Are you interested in finding some cattle ranch land to call home? Or perhaps you want cattle ranch land as a side investment that will hopefully generate some income for you. Having the chance to own cattle ranch land is a wonderful opportunity; watching the sun set on the expansive miles of your land, with the aroma of cattle at your nose, and the light breeze in your face is a soul satisfying experience.
However, if you approach your search for cattle ranch for sale without care, you could end up with cattle ranch land that you regret. Before hunting for farms and ranches for sale, make sure that you avoid these common mistakes people make when they’re getting started:
Three Mistakes to Avoid While Shopping for Cattle Ranch Land
- Mistake: Overestimating how much cattle the land can support.
With good sustainability practices, your land will renew itself and provide for your cattle year round. However, one important factor in keeping your ranch sustainable is rotating the land that the cattle use. This means that if you need to raise X amount of cattle in order to be profitable, you don’t just need enough land for that number of cows and bulls. You need to have enough land for them to graze on now, and then the same amount of acreage to move them to when it’s time to let their current home regrow to feed cattle in the future.
Many of the largest ranches for sale will advertise a number of cattle that the land can support. This is not a hard and fast number that you can be guaranteed of, before buying any ranch land, it’s a good idea to contact the USDA for a report on the soil and vegetation conditions in the area, to get a good gauge of how much cattle you’ll be able to raise on the land.
If the land hasn’t previously been used as a ranch, you’ll also want to make sure that you look for live water ranches, as cattle cannot survive without a source of hydration.
- Mistake: Underestimating how much labor will be required to run the ranch.
Many people assume that cattle are a low-maintenance livestock. While cows do like to lazily graze about, you have to invest time in maintaining land that can support them. You also have to pay attention to the health and well being of the cattle. It is not unusual for even a ranch that is a “side job” to require 20 hours or more of labor per week. If you aren’t prepared to make that kind of time commitment, you’ll have to hire someone else to do it, which will take a dip into your profits (or make you unprofitable altogether).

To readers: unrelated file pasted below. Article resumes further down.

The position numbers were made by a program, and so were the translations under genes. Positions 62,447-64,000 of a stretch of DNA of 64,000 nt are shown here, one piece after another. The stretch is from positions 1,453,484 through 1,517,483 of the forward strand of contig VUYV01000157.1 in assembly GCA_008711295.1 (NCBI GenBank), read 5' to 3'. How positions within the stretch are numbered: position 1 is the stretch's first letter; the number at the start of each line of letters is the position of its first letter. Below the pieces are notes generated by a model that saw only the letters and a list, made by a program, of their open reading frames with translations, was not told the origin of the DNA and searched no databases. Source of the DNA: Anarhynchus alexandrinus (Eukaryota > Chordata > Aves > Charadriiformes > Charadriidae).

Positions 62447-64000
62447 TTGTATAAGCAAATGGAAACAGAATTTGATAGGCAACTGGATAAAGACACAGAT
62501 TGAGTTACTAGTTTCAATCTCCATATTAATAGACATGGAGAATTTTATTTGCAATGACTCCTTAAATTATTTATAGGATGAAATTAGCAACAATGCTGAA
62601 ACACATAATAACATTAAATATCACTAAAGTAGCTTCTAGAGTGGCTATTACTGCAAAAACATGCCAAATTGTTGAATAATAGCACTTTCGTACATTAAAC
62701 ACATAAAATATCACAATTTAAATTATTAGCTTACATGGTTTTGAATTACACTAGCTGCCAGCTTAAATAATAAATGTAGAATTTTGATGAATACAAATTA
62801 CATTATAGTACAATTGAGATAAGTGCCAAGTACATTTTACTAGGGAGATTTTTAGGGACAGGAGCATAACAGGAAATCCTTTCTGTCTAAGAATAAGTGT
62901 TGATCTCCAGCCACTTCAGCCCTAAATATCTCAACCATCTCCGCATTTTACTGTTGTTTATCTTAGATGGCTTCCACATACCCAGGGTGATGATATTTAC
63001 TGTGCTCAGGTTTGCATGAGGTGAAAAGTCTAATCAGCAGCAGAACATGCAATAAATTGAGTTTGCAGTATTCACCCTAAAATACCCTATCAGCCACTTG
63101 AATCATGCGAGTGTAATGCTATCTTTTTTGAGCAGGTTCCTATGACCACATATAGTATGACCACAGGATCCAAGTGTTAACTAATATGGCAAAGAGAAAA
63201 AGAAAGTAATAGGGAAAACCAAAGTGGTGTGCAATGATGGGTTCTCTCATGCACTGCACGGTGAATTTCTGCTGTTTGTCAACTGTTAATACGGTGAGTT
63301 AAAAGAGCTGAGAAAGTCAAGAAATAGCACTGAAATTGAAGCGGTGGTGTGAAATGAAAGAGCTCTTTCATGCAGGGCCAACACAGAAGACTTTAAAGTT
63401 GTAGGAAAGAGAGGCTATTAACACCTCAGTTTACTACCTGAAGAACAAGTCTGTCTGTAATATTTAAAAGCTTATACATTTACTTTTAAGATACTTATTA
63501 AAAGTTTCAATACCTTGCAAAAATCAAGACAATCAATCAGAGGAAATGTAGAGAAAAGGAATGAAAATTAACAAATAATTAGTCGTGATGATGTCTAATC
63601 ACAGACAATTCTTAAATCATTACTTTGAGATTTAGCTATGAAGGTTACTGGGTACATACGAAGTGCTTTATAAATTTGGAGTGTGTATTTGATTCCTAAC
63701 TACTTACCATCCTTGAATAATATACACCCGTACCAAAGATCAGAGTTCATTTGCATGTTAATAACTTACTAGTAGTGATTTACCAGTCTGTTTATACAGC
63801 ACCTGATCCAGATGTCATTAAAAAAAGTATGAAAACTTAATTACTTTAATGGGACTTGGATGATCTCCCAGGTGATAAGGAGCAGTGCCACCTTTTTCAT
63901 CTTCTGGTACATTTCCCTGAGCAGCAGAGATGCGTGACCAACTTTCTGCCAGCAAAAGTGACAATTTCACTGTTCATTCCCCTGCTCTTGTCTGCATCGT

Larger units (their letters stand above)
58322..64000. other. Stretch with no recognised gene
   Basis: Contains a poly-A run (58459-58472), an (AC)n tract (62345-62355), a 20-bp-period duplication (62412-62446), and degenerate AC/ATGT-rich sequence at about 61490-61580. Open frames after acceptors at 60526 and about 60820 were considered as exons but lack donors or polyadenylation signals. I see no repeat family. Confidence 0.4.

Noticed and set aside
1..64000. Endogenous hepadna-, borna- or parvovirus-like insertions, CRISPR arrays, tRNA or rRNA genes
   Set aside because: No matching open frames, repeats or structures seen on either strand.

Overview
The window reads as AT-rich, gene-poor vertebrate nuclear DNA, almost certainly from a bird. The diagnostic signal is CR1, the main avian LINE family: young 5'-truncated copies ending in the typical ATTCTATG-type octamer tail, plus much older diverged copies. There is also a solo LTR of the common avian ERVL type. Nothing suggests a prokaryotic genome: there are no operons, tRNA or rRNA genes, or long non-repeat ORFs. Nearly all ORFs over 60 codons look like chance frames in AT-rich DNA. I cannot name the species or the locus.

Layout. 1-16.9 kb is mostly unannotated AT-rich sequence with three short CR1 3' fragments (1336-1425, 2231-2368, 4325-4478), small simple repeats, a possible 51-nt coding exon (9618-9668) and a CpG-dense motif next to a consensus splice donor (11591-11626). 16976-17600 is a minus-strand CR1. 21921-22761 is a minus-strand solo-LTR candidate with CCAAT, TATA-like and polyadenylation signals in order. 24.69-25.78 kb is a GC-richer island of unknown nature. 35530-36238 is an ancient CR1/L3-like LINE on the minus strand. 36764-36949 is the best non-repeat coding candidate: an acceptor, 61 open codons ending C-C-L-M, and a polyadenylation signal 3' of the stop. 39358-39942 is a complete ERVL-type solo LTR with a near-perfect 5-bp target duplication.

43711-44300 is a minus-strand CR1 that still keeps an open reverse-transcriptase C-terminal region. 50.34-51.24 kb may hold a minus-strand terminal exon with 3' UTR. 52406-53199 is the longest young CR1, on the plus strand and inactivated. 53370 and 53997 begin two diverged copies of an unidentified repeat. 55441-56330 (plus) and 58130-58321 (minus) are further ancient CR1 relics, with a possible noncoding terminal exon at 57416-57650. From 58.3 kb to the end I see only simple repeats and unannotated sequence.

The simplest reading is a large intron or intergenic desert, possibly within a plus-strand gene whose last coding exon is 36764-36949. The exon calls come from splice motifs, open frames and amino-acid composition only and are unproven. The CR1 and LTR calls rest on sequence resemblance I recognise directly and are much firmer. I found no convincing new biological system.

- Mistake: Relying too much on tax benefits to make the operation successful.
The International Revenue Service provides many benefits to agricultural owners to help them stay afloat. While you should absolutely make the most of these opportunities, you should not let it be a deciding factor in the decision process of running your ranch. You should keep a focus on the future well-being of your ranch (and your own sanity) when you make decisions for your property and operations. If you let the potential tax benefits become the driving factor in your ranch decisions, you could run it to failure.
While we’re on the subject, you absolutely need to use a tax professional who specializes in agricultural tax law to not only do your taxes, but to be a sounding board all year long. The tax implications in the agricultural industry are far more complicated than standard taxes; only an agricultural specialist is prepared to advise you accurately. And getting your taxes wrong when you’re running a ranch could cost you a hefty sum.
Ranchers are American heroes and running your own ranch is truly the American dream. Living off the land and providing sustainable, healthy food for other people is the greatest calling a person could fulfill. However, if you go without taking care in advance you could live to regret it. Make sure to avoid these three common mistakes while purchasing and starting your ranch.